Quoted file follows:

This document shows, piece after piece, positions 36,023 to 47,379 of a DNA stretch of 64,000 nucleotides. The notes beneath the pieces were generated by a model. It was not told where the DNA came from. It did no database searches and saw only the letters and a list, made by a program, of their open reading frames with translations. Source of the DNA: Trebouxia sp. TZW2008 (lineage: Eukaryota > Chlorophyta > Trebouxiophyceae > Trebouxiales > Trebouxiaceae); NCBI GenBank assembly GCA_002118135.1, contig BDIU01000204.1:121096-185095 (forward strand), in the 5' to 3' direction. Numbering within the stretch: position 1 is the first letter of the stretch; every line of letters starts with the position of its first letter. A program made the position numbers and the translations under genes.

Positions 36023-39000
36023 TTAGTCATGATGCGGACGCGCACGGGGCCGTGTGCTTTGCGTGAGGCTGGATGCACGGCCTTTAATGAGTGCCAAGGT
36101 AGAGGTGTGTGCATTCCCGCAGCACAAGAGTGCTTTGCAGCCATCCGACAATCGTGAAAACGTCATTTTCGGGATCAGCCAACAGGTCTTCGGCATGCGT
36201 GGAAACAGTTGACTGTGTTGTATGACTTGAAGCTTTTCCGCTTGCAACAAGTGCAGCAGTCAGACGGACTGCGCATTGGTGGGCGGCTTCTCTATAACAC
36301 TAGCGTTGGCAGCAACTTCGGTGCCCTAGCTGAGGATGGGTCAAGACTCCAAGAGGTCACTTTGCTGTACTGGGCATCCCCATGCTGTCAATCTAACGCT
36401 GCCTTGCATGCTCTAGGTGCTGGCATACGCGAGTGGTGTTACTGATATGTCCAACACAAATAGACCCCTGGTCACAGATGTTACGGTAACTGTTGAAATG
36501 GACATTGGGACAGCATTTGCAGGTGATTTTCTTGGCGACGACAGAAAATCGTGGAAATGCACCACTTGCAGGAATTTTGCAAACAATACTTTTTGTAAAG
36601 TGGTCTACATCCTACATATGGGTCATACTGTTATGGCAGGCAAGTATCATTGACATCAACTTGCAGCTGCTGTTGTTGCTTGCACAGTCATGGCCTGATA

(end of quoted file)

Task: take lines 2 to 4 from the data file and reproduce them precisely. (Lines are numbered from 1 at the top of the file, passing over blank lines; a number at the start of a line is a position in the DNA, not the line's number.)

Positions 36023-39000
36023 TTAGTCATGATGCGGACGCGCACGGGGCCGTGTGCTTTGCGTGAGGCTGGATGCACGGCCTTTAATGAGTGCCAAGGT
36101 AGAGGTGTGTGCATTCCCGCAGCACAAGAGTGCTTTGCAGCCATCCGACAATCGTGAAAACGTCATTTTCGGGATCAGCCAACAGGTCTTCGGCATGCGT